Ronan McNally has another tilt at the Cheltenham Festival Stayers’ Hurdle pencilled in for the impressively versatile The Jam Man.
Last seen claiming the Troytown Handicap Chase at Navan by an empathic 18 lengths, the diminutive gelding is now in line for a return to hurdling as he tracks a route back to Prestbury Park.
McNally has Ascot’s Long Walk Hurdle in mind for the seven-year-old’s next run, with a visit to Haydock for their Stayers’ Handicap Hurdle also under consideration.
“He’s in at Haydock next weekend, which is probably 50/50 at the minute,” said the Armagh owner-trainer.
“His main target now is the Long Walk Hurdle at Ascot, the Grade One over three miles. That race is six weeks away, and ideally when he’s going well he likes to be running, so I’m not sure if I want to wait six weeks with him.
“He’s having an easy week this week, and he’s back up to his racing weight from Sunday already, but he can get quite fat if he’s given too much time off. He’ll canter away next week, and if I think he’s back we’ll probably have a look at the Haydock Grade Three handicap.
“If he doesn’t go there I’d say it’s likely he’ll just go on to the Long Walk Hurdle.”
The Jam Man has been something of a talisman for McNally, winning on the Flat and over both hurdles and fences, including representing the stable at the elite level in the Stayers’ Hurdle at Cheltenham in March.
He finished ninth, but McNally believes his stable star did not quite fulfil his potential and is hoping to target the race again this season.
“I’d love to go back to the Stayers’ Hurdle this year and give it a wee rattle when he’s healthy,” he said.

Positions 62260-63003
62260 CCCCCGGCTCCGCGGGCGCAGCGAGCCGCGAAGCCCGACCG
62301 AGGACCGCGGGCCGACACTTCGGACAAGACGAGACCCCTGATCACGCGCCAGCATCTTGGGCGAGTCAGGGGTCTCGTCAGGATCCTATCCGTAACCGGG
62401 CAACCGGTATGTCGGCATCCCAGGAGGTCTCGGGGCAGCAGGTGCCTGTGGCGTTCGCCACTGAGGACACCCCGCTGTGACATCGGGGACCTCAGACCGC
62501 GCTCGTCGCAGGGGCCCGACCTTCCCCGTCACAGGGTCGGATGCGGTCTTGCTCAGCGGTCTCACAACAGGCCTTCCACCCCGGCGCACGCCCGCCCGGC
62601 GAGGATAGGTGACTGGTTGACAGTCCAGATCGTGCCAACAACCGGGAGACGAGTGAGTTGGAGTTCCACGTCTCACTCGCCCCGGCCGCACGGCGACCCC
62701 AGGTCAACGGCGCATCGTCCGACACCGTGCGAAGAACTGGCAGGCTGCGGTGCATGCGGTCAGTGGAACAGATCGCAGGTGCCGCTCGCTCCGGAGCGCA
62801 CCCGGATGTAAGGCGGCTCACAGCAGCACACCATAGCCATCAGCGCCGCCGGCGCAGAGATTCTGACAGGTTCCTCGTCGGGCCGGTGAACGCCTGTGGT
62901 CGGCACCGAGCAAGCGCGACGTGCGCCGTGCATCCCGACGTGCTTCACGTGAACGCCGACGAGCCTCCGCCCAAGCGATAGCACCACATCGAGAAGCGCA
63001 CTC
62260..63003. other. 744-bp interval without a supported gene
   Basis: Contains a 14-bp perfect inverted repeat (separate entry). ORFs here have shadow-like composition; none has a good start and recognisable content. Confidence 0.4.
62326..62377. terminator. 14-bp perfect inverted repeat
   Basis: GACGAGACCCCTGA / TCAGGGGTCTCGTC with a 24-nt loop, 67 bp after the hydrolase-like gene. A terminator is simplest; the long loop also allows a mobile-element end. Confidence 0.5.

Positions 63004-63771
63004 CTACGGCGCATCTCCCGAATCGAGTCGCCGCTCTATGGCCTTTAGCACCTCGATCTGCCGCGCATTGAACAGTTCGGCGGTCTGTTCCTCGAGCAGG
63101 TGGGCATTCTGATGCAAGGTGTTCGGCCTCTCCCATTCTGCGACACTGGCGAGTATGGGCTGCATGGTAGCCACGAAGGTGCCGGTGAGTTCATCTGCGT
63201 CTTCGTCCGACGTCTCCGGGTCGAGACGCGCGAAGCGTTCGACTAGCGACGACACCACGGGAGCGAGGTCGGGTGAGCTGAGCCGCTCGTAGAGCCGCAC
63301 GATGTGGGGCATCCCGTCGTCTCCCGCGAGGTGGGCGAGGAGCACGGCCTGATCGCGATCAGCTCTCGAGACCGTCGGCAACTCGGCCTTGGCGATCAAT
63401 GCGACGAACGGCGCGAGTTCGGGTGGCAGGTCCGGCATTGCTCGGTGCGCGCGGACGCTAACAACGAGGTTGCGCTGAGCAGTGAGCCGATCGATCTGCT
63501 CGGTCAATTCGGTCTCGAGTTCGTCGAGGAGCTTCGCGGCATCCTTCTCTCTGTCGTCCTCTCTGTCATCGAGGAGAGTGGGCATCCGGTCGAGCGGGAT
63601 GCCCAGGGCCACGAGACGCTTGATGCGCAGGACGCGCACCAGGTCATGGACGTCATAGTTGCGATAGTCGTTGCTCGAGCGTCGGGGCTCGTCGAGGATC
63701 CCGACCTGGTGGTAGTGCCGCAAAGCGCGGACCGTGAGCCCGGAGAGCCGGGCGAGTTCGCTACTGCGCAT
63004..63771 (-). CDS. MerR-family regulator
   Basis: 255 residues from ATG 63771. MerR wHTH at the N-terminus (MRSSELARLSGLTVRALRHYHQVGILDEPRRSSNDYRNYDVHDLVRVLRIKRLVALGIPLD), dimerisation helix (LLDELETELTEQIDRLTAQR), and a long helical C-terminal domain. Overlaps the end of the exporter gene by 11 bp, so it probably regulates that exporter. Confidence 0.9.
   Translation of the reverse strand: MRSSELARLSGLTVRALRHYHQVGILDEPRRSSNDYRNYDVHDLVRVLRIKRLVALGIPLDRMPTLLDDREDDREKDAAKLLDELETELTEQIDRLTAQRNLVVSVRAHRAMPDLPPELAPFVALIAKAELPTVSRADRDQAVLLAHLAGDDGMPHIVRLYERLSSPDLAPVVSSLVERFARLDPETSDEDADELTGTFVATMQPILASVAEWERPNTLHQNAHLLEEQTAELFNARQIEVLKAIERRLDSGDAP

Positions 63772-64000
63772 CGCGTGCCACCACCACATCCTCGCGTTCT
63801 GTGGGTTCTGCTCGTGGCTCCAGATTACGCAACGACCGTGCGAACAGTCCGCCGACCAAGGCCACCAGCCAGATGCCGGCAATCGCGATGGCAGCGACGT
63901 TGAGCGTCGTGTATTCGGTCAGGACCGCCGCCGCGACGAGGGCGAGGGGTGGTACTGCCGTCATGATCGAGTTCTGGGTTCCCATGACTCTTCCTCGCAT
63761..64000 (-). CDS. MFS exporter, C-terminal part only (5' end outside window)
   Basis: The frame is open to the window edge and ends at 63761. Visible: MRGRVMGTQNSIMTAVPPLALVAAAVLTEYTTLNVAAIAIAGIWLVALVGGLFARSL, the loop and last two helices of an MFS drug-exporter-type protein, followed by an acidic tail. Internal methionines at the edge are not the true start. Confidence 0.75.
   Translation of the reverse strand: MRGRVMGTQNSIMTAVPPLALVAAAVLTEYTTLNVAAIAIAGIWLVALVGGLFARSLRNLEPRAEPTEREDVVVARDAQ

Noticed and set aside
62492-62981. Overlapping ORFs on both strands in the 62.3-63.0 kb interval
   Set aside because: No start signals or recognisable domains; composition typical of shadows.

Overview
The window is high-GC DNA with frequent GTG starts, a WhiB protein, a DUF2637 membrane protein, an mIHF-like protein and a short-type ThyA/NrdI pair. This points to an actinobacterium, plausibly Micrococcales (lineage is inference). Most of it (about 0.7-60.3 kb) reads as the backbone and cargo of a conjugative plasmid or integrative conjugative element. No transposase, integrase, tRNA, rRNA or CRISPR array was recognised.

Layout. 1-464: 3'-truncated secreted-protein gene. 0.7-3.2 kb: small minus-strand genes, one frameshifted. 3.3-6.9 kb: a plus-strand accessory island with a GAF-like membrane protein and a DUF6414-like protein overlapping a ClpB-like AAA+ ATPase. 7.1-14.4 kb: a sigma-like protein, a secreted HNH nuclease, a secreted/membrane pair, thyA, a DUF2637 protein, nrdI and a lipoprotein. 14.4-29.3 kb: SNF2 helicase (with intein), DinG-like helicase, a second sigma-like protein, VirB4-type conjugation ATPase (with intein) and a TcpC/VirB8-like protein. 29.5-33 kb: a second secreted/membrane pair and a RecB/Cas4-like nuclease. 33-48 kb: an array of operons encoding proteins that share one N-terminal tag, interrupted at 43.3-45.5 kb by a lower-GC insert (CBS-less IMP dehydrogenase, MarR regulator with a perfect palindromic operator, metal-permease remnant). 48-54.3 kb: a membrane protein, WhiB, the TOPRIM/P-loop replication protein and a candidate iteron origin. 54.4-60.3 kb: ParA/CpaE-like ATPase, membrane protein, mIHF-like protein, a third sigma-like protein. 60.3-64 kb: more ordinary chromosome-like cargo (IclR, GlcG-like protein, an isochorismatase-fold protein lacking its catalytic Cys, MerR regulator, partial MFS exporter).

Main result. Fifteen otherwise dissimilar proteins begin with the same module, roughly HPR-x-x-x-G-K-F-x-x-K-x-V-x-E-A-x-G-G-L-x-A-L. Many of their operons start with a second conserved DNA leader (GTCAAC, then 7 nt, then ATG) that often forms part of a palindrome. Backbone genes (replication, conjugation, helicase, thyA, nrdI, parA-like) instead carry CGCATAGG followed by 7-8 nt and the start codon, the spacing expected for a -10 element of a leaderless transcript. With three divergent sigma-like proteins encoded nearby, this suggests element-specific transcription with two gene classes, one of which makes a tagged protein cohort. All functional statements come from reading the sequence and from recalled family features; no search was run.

“He ran in it last year, and it wasn’t his true running. I’m not saying he’s anywhere good enough to win it but I would like to give him a chance when he’s healthy.”
The Jam Man, who is ridden on the gallops by McNally’s schoolboy son, Kian ‘Tubbs’ McNally, is an 11-time winner.
“He’s unbelievable, he’s basically a pony,” he added.
“He’s just like a wee teddy bear around the yard – for him to do what he’s doing is unbelievable. He’s just a wee pet. We’re lucky to have him in truth – he can do anything.”
McNally also owns and trains the five-year-old hurdler Dreal Deal, who has recently been the winner of five successive handicaps.
He began is winning streak in September, after a summer competing on the Flat, and will now be rested before his next steps are plotted.
“Plans are fluid with him at the minute – he’s just out on a break,” said McNally.
“He’ll probably have a month off, he’s actually out at grass at the minute. Over the next week or so we’ll just start to formulate a plan – we didn’t want to rush into anything just yet.
“He’s mixing it with the best of the novices on his rating, (but) whether or not he’s good enough for that is another thing. I suppose when we get him back we’ll see whether he falls into graded company or stiff handicapping.”
After Dreal Deal’s most recent win at Cork, McNally spoke of his willingness to sell the horse to the right own provided he is not moved to another trainer.
“I don’t mind keeping him at all, I’m more than happy to keep him,” he said.
“I’m in no rush to sell him, but if the right owner did come along to keep him in the yard I might have been interested. We’ll see – there’s no offers at the minute, and we’re happy enough.”